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All-time New Zealand World Cup XI

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Having reached the last four on six occasions, New Zealand have been one of the most consistent performers in the 50-over World Cup (WC) tournaments – with their best performance, undoubtedly, coming on home soil during the 1992 edition, fuelled by innovative strategies by an enigmatic captain.The Kiwis have emphasized the importance of team over individual as a USP, and this has reflected in their several memorable surges towards the most coveted trophy in limited overs cricket, none of which, unfortunately, ended in glory.Several individuals have contributed to this team run, and in this exercise, I have attempted to put together an all-time New Zealand World Cup XI – one which, in the impossible scenario of actually playing together, could be the Kiwis’ best chance yet at the elusive prize. 

#1 Stephen Fleming

New Zealand’s highest run scorer in WCs, Stephen Fleming is an automatic choice for the opening slot. Calm and composed, with a near watertight defense, the southpaw is blessed with the unique ability of shifting gears with a minimum of fuss. More often than not a steady accumulator of runs, the former Kiwi skipper, as the South Africans found out during the 2003 edition, could go hammer and tongs if the situation demanded. 

Despite being the Kiwis’ most successful skipper in terms of WC wins, Fleming misses out on captaincy to an eccentric genius whose bold strategies and resource management skills brought New Zealand to the threshold of glory in the marquee tournament.

#2 Glenn Turner

Much like Goochie in an all-time World XI, I have gone for substance over style in selecting Glenn Turner as my second opener.

The only Kiwi batsman to have a 60+ batting average while aggregating more than 500 runs in WCs, Turner’s presence at the top will infuse a much-required solidity in the largely mercurial line-up.

Let me confess that there was a huge temptation to include Mark Greatbatch, who redefined the concept of pinch-hitting, something he did with an unprecedented success during the 1992 edition; however, as he was untested beyond those 7 magical games in WCs, I reluctantly let him go.

#3 Brendon McCullum (wk)

New Zealand wicket-keepers have traditionally been poor run-scorers in WCs, with the best of the lot, undoubtedly, being Brendon McCullum, the current Kiwi ODI skipper.


McCullum’s stats of 414 WC runs, at an average of 32 and a strike-rate (SR) of 94 may look healthy, but a closer scrutiny will reveal that these figures have been bloated by performances against minnows. The right-hander’s WC averages against Australia, India, Pakistan, South Africa and Sri Lanka make for a dismal reading – 8, 4, 6, 8 and 7 respectively.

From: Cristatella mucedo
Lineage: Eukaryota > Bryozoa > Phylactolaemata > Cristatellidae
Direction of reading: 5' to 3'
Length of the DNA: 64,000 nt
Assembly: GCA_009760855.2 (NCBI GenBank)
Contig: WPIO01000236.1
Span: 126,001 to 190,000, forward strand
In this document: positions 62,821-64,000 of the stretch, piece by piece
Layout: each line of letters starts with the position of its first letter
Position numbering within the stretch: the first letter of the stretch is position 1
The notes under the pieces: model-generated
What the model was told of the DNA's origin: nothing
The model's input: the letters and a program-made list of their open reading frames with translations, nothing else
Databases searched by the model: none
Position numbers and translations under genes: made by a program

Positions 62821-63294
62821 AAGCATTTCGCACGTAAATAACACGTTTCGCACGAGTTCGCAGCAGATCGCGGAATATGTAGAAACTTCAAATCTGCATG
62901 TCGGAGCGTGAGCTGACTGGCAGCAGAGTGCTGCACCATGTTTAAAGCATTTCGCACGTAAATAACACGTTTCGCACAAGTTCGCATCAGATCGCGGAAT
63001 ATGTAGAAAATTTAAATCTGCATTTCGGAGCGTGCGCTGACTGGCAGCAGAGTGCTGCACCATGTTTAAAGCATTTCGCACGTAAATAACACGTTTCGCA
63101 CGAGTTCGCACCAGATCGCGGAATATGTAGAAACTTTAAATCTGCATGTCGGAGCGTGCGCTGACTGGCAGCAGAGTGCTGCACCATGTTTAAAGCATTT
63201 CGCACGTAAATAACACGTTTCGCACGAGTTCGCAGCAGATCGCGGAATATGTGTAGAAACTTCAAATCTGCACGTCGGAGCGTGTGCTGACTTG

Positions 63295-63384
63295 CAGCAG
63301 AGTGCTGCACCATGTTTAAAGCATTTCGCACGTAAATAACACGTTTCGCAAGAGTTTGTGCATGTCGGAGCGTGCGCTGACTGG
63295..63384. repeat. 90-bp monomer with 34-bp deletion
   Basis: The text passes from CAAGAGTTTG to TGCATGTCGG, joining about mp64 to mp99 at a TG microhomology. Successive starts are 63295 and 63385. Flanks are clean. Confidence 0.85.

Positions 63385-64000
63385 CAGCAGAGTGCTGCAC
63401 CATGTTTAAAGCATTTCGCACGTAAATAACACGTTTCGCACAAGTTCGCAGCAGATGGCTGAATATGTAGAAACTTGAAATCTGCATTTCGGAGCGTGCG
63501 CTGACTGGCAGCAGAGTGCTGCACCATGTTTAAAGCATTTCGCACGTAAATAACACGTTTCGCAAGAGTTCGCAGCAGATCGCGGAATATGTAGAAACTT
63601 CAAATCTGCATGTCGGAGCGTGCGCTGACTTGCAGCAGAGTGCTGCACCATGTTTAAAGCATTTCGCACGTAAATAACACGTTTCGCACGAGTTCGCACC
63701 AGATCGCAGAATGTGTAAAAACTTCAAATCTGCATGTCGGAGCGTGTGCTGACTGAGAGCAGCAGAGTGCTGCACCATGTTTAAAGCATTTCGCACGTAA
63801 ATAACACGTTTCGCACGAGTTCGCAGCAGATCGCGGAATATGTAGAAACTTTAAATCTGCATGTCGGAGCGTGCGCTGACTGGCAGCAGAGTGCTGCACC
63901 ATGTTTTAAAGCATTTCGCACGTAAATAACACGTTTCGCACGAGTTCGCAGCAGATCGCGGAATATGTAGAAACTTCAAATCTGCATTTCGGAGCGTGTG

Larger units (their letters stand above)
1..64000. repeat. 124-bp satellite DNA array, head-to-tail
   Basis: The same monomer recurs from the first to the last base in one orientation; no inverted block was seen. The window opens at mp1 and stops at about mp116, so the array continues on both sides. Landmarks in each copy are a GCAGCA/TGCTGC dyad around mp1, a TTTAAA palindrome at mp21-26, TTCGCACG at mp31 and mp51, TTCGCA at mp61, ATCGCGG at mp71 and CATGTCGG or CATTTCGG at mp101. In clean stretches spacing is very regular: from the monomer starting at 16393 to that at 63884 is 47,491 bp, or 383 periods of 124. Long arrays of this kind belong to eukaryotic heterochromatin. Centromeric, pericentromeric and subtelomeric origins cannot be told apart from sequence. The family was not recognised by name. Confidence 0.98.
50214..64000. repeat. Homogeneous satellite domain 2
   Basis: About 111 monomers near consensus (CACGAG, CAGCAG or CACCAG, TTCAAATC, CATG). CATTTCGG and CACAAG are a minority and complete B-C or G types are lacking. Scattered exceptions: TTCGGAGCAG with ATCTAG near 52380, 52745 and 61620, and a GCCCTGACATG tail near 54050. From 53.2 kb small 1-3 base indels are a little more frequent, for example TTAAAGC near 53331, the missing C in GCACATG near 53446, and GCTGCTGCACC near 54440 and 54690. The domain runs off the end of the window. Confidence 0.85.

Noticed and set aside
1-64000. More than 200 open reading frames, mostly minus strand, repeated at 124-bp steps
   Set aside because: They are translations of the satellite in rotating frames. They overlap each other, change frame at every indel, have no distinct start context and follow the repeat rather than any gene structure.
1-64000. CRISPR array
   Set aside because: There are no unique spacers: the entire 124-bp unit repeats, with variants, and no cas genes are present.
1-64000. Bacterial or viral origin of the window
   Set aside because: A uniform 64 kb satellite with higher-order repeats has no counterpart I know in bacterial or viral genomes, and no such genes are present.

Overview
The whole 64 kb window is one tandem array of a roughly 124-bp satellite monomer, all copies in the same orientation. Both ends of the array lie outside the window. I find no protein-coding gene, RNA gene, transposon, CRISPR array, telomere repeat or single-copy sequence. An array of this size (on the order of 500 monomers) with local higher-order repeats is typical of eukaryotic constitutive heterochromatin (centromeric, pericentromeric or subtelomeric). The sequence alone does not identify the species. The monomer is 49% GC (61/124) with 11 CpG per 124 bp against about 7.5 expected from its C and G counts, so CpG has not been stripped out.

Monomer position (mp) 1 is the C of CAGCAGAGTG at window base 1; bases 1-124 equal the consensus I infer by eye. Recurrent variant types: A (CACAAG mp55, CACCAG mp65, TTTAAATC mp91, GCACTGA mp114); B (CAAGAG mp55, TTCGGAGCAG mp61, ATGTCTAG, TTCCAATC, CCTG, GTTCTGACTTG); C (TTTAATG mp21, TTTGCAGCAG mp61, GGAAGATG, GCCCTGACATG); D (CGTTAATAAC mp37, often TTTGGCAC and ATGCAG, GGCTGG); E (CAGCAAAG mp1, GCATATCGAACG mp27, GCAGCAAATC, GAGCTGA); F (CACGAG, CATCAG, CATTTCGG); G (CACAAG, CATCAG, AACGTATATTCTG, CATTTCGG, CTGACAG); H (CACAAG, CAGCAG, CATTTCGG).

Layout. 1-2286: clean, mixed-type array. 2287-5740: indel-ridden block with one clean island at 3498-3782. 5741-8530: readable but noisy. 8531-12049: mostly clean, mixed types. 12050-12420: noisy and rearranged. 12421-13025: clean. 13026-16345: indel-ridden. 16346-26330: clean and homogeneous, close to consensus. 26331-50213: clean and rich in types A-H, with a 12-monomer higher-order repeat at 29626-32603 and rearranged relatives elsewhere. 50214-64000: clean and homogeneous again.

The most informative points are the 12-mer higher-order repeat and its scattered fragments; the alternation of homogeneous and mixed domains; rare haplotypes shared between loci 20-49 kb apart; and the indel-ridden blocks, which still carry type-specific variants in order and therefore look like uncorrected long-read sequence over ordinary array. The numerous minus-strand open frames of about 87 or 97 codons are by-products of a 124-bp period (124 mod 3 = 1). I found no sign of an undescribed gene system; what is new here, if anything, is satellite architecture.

Even with these numbers, McCullum makes it to the list, as none of the other glovesmen have fared much better either. While one-down is not his favourite batting position, the incredible striking prowess of Baz, I believe, could best be utilized here, especially given the fact that none of the openers can exactly be termed ‘dashers’. 

#4 Martin Crowe (C)

This one is a bit of a no-brainer. So impressed have I been by Martin Crowe’s innovative leadership in the 1992 WC that he even helmed an all-time WC XI in one of my previous write-ups. He faces almost no competition when the scope is restricted to Kiwi-land; Fleming has undoubtedly been a calm, steady captain, but when it comes to sheer aggressiveness and an overall novelty in just about every single move, Crowe has no parallel.

Inzamam’s game-changing innings in the 1992 semi-final, which stopped the Blackcaps in their tracks after their best WC campaign till date, may have been nipped in the bud had Crowe not been forced off the field during the Pakistan innings due to a hamstring injury.

Between all this eulogizing of his captaincy, one cannot forget that Crowe has been an exemplary contributor with the bat, living up to his billing as one of the greatest batsmen in the world during the 1992 edition while being prolific in other tournaments as well.

#5 Ross Taylor

New Zealand’s most successful number 4 batsman of this generation, Ross Taylor is pushed down a rung in the batting order by the country’s greatest number 4 batsman of all-time.

The right-hander’s most dominant WC innings came in the midst of a strong Kiwi run in the 2011 tournament, against Pakistan, where his unbeaten 124-ball 131 laid the foundation for a 110-run victory. Taylor was the highest run-scorer for the country in that edition, by some distance, with 324 runs at an average of nearly 65.